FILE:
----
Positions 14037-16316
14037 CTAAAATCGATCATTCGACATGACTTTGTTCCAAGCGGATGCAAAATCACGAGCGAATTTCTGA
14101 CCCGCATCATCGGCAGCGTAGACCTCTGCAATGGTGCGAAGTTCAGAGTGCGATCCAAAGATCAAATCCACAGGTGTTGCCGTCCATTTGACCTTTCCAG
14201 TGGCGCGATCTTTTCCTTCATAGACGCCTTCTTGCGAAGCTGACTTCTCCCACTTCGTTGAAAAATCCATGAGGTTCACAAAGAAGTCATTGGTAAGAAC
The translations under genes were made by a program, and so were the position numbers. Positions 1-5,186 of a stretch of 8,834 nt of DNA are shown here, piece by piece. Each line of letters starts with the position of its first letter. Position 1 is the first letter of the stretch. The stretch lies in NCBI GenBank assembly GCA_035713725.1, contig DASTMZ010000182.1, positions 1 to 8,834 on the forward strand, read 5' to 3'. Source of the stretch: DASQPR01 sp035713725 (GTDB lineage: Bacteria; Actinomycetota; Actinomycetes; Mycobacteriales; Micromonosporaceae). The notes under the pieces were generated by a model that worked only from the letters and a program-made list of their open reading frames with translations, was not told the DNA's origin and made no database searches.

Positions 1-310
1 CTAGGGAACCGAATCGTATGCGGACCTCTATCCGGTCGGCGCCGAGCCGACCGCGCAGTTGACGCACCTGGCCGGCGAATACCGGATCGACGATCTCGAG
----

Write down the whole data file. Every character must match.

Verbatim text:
Positions 14037-16316
14037 CTAAAATCGATCATTCGACATGACTTTGTTCCAAGCGGATGCAAAATCACGAGCGAATTTCTGA
14101 CCCGCATCATCGGCAGCGTAGACCTCTGCAATGGTGCGAAGTTCAGAGTGCGATCCAAAGATCAAATCCACAGGTGTTGCCGTCCATTTGACCTTTCCAG
14201 TGGCGCGATCTTTTCCTTCATAGACGCCTTCTTGCGAAGCTGACTTCTCCCACTTCGTTGAAAAATCCATGAGGTTCACAAAGAAGTCATTGGTAAGAAC
The translations under genes were made by a program, and so were the position numbers. Positions 1-5,186 of a stretch of 8,834 nt of DNA are shown here, piece by piece. Each line of letters starts with the position of its first letter. Position 1 is the first letter of the stretch. The stretch lies in NCBI GenBank assembly GCA_035713725.1, contig DASTMZ010000182.1, positions 1 to 8,834 on the forward strand, read 5' to 3'. Source of the stretch: DASQPR01 sp035713725 (GTDB lineage: Bacteria; Actinomycetota; Actinomycetes; Mycobacteriales; Micromonosporaceae). The notes under the pieces were generated by a model that worked only from the letters and a program-made list of their open reading frames with translations, was not told the DNA's origin and made no database searches.

Positions 1-310
1 CTAGGGAACCGAATCGTATGCGGACCTCTATCCGGTCGGCGCCGAGCCGACCGCGCAGTTGACGCACCTGGCCGGCGAATACCGGATCGACGATCTCGAG